Working Too Hard

For Husband and Wife ( Day 9 of 18 )
JUST SHARING (from the “
Couple’s Devotional Bible”)
This article’s author: Archibald D. Hart, Ph.D.
Bible Passage: Acts 20:1-37

Key Verse: Acts 20:2

“He (St Paul) traveled through that area, speaking many words of encouragement to the people…”

How can you keep your work from becoming the primary focus of your life? And how can you keep job stress from having a negative effect on your marriage?

First, don’t let your marriage become a dumping ground for your work frustrations. If the only conversation that takes place between a husband and wife is about work, the marriage will eventually burn out. Intimacy can’t grow between two people who never explore any of the deeper issues in their lives.

Second, especially with dual-career couples, guard against emotional detachment. Each spouse gets wrapped up in his or her own career, and work becomes a gauge of their self-esteem, rather than the two of them nurturing each other and reminding the other of his or her value.

In contrast, if a couple develops a habit of showing appreciation for the things they value in each other, it will help each of them see his or her value apart from their work. You have to practice affirming your partner before it will become second nature to you. Too many spouses say, “Oh, she knows I like that about her,” or, “He knows I value that quality in him.” No, they don’t know. You need to tell your partner these things over and over.


What do you think is a good balance for what to share and what not to share about work?

What is the danger of looking to work successes as a gauge for your self-esteem?

Additional Scripture Readings: Romans 14:19; 1 Thessalonians 5:11

Published in: on 12 March 2008 at 12:20 am  Comments (2)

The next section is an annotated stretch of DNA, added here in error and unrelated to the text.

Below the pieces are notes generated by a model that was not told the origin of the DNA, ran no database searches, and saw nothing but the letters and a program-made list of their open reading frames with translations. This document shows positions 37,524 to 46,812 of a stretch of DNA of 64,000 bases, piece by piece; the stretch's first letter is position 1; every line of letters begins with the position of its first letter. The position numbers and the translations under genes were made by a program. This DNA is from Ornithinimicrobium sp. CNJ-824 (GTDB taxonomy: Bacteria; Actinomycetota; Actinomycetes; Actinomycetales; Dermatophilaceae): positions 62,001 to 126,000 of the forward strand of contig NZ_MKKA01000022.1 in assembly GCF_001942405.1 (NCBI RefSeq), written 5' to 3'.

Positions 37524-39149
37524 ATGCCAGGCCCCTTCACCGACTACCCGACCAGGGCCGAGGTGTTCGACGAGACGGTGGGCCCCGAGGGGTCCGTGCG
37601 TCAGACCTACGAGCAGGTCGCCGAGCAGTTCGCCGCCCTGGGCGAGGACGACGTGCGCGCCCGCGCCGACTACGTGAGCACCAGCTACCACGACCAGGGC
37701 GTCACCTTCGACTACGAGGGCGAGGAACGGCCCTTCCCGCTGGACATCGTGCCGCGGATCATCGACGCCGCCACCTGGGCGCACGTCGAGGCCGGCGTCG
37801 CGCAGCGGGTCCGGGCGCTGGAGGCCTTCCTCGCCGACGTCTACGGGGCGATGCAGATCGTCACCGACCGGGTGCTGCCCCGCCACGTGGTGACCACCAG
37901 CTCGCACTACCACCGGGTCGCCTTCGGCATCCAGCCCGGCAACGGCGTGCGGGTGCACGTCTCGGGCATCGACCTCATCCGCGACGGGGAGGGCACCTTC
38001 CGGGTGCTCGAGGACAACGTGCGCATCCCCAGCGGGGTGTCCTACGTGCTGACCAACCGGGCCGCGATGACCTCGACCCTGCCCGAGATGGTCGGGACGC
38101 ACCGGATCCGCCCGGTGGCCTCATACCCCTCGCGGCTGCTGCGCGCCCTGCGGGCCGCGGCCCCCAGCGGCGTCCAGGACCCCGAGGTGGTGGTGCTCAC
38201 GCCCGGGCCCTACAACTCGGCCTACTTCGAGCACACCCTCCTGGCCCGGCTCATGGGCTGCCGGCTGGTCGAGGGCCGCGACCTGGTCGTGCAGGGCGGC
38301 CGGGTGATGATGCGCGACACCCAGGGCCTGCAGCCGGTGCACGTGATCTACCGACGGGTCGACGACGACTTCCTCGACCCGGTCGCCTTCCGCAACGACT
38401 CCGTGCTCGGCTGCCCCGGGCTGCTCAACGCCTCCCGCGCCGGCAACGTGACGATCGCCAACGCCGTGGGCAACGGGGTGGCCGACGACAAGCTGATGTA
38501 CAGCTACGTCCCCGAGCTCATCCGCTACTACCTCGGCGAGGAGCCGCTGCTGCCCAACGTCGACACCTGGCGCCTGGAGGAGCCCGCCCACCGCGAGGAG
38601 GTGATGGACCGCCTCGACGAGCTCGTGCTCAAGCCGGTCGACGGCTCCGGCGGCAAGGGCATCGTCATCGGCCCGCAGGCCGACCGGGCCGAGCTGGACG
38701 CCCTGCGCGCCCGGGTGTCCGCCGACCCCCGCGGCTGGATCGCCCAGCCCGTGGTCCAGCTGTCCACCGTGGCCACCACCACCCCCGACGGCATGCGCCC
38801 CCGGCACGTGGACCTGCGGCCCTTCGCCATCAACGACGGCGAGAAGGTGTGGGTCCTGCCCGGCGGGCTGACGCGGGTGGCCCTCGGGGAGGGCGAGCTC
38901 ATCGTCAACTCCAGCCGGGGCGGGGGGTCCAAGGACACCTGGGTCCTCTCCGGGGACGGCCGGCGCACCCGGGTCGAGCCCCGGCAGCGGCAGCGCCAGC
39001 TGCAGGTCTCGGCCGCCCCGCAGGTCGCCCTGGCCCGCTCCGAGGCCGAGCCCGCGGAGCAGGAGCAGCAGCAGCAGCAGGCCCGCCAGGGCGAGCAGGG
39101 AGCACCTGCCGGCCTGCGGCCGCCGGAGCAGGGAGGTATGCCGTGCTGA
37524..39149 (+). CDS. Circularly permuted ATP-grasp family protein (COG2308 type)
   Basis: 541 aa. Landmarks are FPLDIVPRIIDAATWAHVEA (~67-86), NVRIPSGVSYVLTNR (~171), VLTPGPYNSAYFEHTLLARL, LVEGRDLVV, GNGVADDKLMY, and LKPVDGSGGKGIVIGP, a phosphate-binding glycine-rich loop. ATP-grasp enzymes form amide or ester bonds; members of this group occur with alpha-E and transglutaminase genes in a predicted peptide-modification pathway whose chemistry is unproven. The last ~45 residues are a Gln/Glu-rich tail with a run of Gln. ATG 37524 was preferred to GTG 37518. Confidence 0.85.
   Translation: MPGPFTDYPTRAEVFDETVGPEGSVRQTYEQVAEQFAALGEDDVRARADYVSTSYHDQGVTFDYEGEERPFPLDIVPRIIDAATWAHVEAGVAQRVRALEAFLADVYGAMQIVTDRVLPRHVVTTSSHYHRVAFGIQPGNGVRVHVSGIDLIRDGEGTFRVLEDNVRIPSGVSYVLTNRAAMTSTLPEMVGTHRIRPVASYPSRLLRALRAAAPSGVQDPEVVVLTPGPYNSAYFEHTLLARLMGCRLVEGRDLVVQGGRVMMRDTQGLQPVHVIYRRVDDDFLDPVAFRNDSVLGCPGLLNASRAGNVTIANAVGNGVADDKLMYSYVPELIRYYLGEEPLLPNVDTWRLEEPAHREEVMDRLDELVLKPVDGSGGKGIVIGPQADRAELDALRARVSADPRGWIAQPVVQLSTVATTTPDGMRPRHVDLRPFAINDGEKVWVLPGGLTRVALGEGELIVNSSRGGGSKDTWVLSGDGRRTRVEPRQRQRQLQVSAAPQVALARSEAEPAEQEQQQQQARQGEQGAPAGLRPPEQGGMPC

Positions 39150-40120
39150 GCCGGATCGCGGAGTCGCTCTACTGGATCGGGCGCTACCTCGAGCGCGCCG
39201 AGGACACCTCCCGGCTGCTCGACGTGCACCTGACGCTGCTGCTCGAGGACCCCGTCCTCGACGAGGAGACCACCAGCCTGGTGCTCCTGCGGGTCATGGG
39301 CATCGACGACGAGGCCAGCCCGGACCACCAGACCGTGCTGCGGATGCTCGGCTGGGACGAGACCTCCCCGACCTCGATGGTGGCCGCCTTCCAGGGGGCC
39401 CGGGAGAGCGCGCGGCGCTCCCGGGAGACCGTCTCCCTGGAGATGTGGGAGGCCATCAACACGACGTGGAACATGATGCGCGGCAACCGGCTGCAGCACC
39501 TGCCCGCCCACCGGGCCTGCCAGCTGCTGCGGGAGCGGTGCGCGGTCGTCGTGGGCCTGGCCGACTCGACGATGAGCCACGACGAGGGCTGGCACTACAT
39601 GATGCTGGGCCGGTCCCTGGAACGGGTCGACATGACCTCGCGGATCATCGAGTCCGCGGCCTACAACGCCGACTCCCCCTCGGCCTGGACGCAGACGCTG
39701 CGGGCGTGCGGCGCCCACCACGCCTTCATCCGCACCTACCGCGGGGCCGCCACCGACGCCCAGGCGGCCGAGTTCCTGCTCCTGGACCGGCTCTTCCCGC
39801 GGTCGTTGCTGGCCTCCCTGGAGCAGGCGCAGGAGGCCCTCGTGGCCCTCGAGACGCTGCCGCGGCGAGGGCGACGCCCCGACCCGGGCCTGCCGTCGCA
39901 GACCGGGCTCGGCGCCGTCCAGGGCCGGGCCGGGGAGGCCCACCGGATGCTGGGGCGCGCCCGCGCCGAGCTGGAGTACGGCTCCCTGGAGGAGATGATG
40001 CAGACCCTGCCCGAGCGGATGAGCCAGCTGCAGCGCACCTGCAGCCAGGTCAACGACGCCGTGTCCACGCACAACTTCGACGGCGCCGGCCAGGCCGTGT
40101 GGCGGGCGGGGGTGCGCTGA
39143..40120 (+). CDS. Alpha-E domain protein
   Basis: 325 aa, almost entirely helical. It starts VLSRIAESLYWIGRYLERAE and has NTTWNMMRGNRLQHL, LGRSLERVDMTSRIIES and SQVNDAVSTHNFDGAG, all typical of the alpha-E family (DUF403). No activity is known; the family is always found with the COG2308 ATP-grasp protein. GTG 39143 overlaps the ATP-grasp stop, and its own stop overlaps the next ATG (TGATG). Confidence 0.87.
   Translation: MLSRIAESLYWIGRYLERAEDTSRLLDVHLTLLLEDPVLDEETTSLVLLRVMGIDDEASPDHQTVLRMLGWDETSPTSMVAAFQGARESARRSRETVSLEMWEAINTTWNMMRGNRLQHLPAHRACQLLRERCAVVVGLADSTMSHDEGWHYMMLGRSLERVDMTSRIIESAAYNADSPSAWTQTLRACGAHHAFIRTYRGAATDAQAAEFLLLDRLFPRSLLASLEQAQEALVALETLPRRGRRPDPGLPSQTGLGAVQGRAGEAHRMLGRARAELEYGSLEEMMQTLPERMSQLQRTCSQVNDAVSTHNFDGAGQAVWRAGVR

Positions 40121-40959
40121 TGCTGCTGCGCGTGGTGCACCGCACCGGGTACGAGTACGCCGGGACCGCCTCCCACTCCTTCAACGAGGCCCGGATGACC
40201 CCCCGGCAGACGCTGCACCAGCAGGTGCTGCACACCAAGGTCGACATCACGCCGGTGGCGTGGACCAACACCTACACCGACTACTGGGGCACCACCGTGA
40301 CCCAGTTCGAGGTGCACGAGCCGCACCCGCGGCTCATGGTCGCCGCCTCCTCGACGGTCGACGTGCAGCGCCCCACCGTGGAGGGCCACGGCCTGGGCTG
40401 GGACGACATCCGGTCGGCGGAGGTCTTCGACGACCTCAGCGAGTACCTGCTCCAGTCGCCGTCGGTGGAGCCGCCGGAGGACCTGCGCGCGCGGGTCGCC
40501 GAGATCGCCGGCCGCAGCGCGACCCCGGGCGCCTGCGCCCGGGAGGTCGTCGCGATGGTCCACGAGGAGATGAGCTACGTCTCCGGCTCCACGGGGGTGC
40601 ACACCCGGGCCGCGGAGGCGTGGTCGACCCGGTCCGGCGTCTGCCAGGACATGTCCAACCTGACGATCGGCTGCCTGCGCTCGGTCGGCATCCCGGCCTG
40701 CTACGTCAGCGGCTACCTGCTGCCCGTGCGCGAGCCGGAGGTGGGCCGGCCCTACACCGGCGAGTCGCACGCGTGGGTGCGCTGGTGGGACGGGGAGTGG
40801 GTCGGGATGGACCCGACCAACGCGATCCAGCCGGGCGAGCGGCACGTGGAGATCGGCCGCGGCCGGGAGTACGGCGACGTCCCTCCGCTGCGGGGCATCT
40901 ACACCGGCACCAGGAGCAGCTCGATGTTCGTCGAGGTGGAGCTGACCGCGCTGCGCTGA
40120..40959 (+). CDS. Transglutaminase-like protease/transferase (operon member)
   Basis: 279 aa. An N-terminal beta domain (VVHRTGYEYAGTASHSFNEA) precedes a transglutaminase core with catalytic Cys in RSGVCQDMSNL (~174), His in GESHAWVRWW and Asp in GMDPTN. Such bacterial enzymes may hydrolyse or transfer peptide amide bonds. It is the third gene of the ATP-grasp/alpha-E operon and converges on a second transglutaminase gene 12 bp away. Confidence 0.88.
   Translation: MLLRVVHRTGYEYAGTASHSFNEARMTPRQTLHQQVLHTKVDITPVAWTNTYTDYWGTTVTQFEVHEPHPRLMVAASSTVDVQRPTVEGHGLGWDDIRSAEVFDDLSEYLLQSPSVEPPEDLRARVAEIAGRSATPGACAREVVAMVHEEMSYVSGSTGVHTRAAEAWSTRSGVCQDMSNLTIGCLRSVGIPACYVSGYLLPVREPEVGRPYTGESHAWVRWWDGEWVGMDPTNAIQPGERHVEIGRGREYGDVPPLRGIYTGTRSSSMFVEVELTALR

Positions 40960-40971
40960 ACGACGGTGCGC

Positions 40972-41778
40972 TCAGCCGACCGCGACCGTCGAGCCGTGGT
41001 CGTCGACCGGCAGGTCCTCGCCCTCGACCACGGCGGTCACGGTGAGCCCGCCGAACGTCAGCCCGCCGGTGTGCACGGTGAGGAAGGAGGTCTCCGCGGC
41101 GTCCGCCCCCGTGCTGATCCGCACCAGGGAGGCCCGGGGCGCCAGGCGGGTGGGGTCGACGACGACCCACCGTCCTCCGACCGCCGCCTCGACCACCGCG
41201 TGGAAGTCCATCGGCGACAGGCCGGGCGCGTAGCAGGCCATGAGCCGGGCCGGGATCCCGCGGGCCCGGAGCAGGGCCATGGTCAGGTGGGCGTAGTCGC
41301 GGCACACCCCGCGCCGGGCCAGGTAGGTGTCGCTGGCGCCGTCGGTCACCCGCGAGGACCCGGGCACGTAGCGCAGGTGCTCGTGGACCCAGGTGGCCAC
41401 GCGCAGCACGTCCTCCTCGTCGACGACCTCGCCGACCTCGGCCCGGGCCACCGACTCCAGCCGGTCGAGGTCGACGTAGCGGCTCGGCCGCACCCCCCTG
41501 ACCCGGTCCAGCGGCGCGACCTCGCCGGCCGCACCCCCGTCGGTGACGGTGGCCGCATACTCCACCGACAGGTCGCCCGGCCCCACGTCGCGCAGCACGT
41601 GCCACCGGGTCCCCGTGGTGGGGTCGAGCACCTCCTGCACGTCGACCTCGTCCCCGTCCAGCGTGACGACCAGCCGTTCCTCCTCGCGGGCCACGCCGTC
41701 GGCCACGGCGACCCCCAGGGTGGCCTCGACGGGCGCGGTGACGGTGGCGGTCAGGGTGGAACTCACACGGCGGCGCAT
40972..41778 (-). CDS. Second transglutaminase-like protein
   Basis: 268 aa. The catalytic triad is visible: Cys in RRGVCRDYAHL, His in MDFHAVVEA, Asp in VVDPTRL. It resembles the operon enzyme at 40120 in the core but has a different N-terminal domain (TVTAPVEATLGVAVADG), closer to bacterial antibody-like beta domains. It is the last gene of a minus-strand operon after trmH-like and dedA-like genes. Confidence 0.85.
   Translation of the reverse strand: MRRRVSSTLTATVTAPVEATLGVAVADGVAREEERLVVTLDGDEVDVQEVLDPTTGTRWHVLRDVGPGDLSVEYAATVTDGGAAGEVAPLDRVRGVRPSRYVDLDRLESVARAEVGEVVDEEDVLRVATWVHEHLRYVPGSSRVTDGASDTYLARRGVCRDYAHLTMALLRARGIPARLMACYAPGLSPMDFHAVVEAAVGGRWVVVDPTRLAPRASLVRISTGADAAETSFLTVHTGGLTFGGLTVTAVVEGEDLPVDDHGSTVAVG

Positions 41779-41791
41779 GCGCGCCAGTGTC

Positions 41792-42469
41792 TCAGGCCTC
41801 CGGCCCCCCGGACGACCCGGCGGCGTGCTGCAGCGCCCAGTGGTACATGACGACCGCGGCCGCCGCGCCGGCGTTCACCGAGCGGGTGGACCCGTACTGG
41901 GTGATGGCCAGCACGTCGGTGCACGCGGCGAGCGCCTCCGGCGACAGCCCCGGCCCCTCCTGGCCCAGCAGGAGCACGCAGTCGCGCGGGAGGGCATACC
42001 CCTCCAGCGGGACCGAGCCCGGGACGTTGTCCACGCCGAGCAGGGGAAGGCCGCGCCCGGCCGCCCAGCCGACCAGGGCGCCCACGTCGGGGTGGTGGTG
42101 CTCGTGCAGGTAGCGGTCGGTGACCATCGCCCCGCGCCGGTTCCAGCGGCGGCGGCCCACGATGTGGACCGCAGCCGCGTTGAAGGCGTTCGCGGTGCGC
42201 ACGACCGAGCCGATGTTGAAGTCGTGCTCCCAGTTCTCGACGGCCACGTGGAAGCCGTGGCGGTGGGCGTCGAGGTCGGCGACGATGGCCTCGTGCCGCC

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2 CommentsLeave a comment

  1. yeah, yan ang kadalasang mali sa mga mag partner..
    “assuming” .. thinking na, cguro nmn alam nya na yun, or dpt nmn alam nya na yun by now..

    pero dpt isipin.. it wudnt hurt to say d words..
    kilig moments r wat makes d rel. stronger n less mundane 😀

    affirmation is a bridge, assumption is a quicksand.. -MKB-XXX

    homebodyhubby: empre naman… mas maraming ‘insecurities’ ang partner, mas maraming ‘assurance’ ang kelangan.

    pero habang nagma-mature ang marriage, both partners should be growing in each other’s trust, which unfortunately sa ilan ay pinaliit ng past experiences at lalo pang pinaliliit ng negative forces or interference ‘outside’ of marriage — hanggang sa mapalitan na nga ng mga false assumptions of distrust… nakalulungkot isipin na minsan galing pa yan sa mga dating kaibigan nung tao, o kaya dun mismo sa mga in-laws.

    kelangan nasa lugar din ang ‘affirmation’ ng mag-asawa, baka kasi mamihasa at ma-spoiled naman — hindi din nila natutulungang mag-mature ang isa’t-isa… magsasawa lang sila sa kaa- ‘affirm’ sa isa’t-isa, hanggang sa hiwalayan din ang bagsak… kasi hindi nadevelop at nag-mature sa bawat individual yung trust.

    in our experience, our trust in each other has grown enough to give us the patience to ‘wait and see’ — kaya full of surprises, which is one of the reasons that makes our marriage tick. 😉

    i think the following linked post is somewhat related to my reply (2nd to the last paragraph above):

    Be a Forgiver

  2. thanks much, guy


    HBH: You’re welcome. 🙂

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